40. ^ At a concert in London, on 10 March 2003, Natalie Maines introduced the song "Travelin' Soldier", by saying "Just so you know, we're on the good side with y'all. We do not want this war … we're ashamed that the President of the United States is from Texas." "'Shut Up And Sing': Dixie Chicks' Big Grammy Win Caps Comeback From Backlash Over Anti-War Stance". Democracy Now!. February 15, 2007. Retrieved 24 February 2007.
  41. ^ Campbell, Duncan (25 April 2003). "Dixie sluts' fight on with naked defiance". The Guardian. Retrieved 21 August 2015. 
  42. ^ "Freedom fries and French toast". 
  43. ^ "The New Political Correctness: Speech By Mark Latham [August 26, 2002]". Australianpolitics.com. Retrieved June 1, 2009. 
  44. ^ Richardson, John E. "‘Cultural-Marxism’ and the British National Party: a transnational discourse". In Copsey, Nigel; Richardson, John E. Cultures of Post-War British Fascism. 
  45. ^ Jamin, Jérôme (2014). "Cultural Marxism and the Radical Right". In Shekhovtsov, A.; Jackson, P. The Post-War Anglo-American Far Right: A Special Relationship of Hate. The Post-War Anglo-American Far Right: A Special Relationship of Hate (Basingstoke: Palgrave Macmillan). pp. 84–103. doi:10.1057/9781137396211.0009. ISBN 978-1-137-39619-8. Retrieved 18 January 2015. 
  46. ^ Jay, Martin (2010), "Dialectic of Counter-Enlightenment: The Frankfurt School as Scapegoat of the Lunatic Fringe". Salmagundi (Fall 2010-Winter 2011, 168–169): 30–40.
  47. ^ Buchanan, Patrick The Death of the West, p. 89
  48. ^ Wilson, John. 1995. The Myth of Political Correctness: The Conservative Attack on High Education. Durham, North Carolina: Duke University Press. p.7
  49. ^ Blair, Alexandra (7 March 2006). "Why black sheep are barred and Humpty can't be cracked". London: The Times. Retrieved October 5, 2007. 
  50. ^ "Nursery opts for 'rainbow' sheep". BBC News. March 7, 2006. Retrieved October 6, 2007. 
  51. ^ "Teen Ink – Bah, Bah, Rainbow Sheep". Retrieved October 6, 2007. 
  52. ^ "Obsolete: Baa Baa Rainbow Bollocks.". Retrieved October 6, 2007. 
  53. ^ "TidBits: The PC Manifesto". Fiction.net. Retrieved June 1, 2009. 
  54. ^ "Book – Buy Now". Capc.co.uk. Retrieved June 1, 2009.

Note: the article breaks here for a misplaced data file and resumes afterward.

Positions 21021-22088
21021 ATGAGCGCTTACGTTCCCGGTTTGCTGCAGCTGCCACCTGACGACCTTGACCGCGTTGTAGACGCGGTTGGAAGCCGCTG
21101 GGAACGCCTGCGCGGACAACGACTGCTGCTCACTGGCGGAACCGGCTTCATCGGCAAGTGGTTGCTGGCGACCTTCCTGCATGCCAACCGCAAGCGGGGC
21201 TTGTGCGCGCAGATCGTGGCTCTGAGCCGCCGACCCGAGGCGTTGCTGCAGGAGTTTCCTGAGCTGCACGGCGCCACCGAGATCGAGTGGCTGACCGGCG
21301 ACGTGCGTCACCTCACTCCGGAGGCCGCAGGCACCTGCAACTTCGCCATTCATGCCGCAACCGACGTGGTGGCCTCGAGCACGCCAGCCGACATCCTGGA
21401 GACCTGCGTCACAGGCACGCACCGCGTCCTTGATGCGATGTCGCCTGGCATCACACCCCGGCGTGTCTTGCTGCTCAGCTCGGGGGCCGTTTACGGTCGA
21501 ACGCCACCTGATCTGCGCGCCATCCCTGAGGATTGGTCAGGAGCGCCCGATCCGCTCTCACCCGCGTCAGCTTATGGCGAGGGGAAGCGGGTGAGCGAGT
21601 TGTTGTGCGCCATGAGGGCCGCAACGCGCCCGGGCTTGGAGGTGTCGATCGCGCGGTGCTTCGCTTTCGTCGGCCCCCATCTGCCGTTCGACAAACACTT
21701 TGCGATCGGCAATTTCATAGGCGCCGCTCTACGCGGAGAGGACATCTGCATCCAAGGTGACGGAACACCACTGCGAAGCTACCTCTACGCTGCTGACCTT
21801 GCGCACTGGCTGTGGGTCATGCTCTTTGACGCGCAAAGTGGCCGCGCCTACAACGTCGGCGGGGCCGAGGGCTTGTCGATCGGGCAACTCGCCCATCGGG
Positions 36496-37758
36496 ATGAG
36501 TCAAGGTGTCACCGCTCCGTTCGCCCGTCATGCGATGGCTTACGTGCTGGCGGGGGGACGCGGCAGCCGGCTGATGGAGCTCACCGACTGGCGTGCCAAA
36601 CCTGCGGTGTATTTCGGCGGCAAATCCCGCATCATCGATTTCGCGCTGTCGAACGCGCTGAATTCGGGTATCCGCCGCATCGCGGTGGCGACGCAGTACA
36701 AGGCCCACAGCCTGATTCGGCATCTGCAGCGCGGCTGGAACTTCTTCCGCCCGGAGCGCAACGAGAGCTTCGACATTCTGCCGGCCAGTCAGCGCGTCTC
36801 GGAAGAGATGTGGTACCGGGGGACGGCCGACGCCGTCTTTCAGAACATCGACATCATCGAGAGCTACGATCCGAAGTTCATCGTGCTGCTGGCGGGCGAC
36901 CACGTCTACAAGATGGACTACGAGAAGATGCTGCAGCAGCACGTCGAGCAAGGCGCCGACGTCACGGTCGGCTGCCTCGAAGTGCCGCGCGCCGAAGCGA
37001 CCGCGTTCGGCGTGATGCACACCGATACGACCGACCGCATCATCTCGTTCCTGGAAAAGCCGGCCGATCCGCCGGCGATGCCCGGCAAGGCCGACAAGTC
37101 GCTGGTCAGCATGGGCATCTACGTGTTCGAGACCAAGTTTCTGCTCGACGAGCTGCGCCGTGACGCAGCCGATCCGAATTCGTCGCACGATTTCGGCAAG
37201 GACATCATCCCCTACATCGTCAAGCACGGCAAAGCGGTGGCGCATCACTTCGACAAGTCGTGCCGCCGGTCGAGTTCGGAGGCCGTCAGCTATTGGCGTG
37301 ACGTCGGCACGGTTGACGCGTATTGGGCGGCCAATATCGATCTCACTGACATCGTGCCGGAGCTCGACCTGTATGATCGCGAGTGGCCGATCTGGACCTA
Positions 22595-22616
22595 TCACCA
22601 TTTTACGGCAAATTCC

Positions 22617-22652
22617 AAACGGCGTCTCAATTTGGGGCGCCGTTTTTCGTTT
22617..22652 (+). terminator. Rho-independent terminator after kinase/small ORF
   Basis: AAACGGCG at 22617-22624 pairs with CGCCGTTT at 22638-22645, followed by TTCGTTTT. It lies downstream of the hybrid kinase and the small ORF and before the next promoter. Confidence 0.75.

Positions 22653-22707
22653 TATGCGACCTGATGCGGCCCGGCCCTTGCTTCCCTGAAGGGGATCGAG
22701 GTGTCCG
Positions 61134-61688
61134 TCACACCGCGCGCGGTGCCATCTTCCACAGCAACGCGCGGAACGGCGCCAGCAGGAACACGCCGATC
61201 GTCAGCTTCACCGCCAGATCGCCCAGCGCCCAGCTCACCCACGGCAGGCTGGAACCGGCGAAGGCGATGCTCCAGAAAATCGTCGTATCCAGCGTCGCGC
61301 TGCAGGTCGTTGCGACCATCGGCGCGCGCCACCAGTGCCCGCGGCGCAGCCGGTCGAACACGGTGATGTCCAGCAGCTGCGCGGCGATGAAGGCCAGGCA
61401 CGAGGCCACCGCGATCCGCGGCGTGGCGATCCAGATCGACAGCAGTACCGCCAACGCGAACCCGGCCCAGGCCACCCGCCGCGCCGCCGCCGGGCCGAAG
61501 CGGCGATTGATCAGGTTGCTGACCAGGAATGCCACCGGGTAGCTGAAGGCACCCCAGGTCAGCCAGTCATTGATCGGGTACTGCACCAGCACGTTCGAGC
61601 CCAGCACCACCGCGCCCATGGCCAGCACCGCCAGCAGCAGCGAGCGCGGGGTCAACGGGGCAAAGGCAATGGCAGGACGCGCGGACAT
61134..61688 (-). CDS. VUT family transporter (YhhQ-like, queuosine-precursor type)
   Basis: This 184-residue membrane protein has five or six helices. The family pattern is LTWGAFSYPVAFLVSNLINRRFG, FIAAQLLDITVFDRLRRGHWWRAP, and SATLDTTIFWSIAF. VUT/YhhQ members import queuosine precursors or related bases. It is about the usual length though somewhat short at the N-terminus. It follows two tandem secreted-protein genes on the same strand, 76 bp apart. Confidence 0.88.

55. ^ Anderson, Brian C. (Autumn 2003). "We're Not Losing the Culture Wars Anymore". Retrieved November 9, 2007. 
  56. ^ Sean O'Hagan (December 6, 2009). "The Guardian Online – Stewart lee Interview". London: Guardian. Retrieved 2011-05-28. 

Further reading[edit]

  • Aufderheide, Patricia. (ed.). 1992. Beyond P.C.: Toward a Politics of Understanding. Saint Paul, Minnesota: Graywolf Press.
  • Berman, Paul. (ed.). 1992. Debating P.C.: The Controversy Over Political Correctness on College Campuses. New York, New York: Dell Publishing.
  • David E. Bernstein, "You Can't Say That! The Growing Threat to Civil Liberties from Antidiscrimination Laws", Cato Institute 2003, 180 pages ISBN 1-930865-53-8
  • William S. Lind, "The Origins of Political Correctness", Accuracy in Academia, 2000.
  • Nat Hentoff, Free Speech for Me – But Not for Thee, HarperCollins, 1992, ISBN 0-06-019006-X
  • Geoffrey Hughes (2009), Political Correctness: A History of Semantics and Culture, John Wiley, ISBN 978-1-4051-5279-2
  • Diane Ravitch, The Language Police: How Pressure Groups Restrict What Students Learn, Knopf, 2003, hardcover, 255 page.
  • Nigel Rees, The Politically Correct Phrasebook: what they say you can and cannot say in the 1990s, Bloomsbury, 1993, 192 pages, ISBN 0-7475-1426-7
  • Arthur Schlesinger Jr., The Disuniting of America: Reflections on a Multicultural Society, W.W. Norton, 1998 revised edition, ISBN 0-393-31854-0
  • Debra L. Schultz. 1993. To Reclaim a Legacy of Diversity: Analyzing the "Political Correctness" Debates in Higher Education. New York: National Council for Research on Women.
  • Wilson, John. 1995. The Myth of Political Correctness: The Conservative Attack on High Education. Durham, North Carolina: Duke University Press.

External links[edit]